About an hour later, I felt something move, squirm, within me. I sat very still, as though listening to echoes in a canyon. Nothing. Nothing. Nothing. There it was again!

There was a shifting inside my guts. Then there was a more sudden, thrashing movement. And that's when I realized my tapeworm was going through its death throes. It squirmed and twisted, spasming – and why didn't the doctor tell me about this part, the bastard? My guts cramped and churned. This went on for five, ten minutes, until, just as suddenly, it subsided. It was over. My tapeworm was at peace.

I celebrated by going to lunch at a restaurant and ordering a large mixed salad, something inert that had never breathed or mooed or snorted or had a face. I was famished after the slaying of the dragon within, and eager to eat for just one again. I consumed my meal with gusto; life was good when parasites were gone. Before ordering dessert, I detected that gentle pressure of my bowels demanding relief. So I patted my mouth with my napkin, moved my plate aside, and asked directions to the toilet.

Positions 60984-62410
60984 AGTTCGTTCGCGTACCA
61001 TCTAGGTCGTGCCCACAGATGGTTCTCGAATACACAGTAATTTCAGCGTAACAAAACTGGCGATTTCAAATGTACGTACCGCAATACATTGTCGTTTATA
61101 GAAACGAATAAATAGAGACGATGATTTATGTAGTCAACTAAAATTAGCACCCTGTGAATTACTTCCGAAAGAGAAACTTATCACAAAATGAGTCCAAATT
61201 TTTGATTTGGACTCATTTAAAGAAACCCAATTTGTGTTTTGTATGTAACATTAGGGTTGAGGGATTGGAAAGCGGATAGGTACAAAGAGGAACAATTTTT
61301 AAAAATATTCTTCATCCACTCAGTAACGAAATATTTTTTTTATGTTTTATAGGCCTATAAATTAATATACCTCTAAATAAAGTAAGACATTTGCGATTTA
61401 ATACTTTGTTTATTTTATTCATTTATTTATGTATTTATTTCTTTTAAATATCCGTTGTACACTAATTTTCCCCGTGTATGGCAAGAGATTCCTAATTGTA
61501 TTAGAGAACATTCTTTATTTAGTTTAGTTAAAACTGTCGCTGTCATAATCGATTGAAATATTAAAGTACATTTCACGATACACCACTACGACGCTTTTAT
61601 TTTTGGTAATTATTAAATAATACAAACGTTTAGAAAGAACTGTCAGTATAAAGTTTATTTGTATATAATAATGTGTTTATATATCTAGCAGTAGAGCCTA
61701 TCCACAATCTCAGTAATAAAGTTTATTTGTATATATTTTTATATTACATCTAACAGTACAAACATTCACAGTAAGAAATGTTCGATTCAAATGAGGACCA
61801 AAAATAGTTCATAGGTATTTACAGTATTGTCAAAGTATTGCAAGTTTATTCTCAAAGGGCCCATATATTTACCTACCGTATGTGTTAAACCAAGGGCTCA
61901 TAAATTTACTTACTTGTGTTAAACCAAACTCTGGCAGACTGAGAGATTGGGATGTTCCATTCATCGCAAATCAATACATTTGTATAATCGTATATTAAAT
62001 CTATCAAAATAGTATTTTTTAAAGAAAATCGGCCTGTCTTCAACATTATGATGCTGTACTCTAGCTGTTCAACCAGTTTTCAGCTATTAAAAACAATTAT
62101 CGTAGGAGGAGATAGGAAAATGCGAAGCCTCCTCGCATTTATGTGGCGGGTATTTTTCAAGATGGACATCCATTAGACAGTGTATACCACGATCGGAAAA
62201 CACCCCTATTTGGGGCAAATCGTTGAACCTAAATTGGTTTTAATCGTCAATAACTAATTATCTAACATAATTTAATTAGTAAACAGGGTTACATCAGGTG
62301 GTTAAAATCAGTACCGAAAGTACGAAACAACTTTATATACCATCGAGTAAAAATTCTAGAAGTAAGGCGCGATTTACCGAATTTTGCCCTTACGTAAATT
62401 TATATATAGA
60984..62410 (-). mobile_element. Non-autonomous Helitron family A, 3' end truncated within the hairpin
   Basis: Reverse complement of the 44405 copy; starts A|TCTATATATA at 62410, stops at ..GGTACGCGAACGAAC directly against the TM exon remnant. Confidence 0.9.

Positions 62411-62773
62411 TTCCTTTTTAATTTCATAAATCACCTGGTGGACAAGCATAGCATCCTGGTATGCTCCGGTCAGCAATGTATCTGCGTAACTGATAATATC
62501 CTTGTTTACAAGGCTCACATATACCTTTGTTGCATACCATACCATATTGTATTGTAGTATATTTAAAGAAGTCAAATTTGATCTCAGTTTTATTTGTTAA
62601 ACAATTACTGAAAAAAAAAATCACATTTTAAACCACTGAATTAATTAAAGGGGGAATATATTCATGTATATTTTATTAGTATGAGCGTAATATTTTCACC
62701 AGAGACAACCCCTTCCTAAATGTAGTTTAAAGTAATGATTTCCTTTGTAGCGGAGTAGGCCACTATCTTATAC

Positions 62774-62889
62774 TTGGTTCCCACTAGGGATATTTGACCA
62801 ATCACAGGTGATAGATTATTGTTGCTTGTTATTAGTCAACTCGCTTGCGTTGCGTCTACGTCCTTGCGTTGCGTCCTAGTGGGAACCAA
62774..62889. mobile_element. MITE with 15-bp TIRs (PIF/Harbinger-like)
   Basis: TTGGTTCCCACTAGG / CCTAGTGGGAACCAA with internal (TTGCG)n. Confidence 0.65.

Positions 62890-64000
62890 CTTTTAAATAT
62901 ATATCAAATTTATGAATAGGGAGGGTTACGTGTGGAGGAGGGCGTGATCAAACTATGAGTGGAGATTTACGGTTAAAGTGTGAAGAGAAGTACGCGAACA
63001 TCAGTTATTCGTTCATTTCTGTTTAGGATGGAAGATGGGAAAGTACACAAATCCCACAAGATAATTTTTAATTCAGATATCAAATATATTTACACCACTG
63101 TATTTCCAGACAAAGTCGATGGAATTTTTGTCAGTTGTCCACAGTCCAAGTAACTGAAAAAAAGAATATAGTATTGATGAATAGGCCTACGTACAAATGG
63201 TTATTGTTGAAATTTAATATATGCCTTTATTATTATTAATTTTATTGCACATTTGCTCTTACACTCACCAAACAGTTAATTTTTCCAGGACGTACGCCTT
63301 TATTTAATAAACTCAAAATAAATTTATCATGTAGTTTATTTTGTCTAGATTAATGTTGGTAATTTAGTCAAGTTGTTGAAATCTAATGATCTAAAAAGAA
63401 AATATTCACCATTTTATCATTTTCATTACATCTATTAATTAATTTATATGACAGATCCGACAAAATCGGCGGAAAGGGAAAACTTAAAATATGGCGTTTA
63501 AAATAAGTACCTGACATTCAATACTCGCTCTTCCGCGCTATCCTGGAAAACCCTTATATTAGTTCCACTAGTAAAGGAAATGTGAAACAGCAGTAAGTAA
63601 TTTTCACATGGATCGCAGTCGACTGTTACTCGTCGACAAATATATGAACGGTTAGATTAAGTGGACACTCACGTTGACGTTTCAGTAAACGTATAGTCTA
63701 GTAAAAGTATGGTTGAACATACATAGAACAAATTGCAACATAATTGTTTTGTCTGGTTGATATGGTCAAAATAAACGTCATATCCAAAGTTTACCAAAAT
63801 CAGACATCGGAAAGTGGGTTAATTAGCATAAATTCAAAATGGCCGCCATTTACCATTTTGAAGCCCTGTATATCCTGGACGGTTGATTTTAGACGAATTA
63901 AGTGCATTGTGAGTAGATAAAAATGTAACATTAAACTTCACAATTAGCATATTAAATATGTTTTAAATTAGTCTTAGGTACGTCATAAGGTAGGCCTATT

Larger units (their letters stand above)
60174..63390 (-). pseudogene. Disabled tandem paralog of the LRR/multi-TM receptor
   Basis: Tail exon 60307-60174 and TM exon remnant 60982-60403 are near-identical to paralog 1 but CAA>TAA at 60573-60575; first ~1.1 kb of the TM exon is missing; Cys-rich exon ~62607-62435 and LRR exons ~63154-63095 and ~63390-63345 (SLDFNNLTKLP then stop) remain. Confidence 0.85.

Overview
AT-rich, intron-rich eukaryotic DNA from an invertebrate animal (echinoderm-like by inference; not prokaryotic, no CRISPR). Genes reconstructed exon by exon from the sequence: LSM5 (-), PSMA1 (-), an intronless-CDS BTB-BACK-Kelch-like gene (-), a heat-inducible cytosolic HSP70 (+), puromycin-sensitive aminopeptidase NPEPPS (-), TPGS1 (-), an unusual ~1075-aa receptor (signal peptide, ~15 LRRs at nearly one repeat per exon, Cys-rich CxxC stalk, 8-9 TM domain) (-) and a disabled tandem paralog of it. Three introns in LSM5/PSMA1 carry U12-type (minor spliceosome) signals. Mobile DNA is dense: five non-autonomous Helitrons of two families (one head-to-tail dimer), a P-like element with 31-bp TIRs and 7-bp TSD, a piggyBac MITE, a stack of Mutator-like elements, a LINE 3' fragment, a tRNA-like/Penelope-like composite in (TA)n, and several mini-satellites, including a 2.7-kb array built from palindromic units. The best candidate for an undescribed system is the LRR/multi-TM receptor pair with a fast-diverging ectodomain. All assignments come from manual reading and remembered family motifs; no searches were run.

Once within a locked cubicle, trousers down, in position, I relaxed and thought pure thoughts. Upon completion, I leaned over, gathered some toilet paper, reached down and under in order to wipe myself clean, as usual. But for the first time in my life, when I wiped, not everything wiped away. Something remained. Dangling.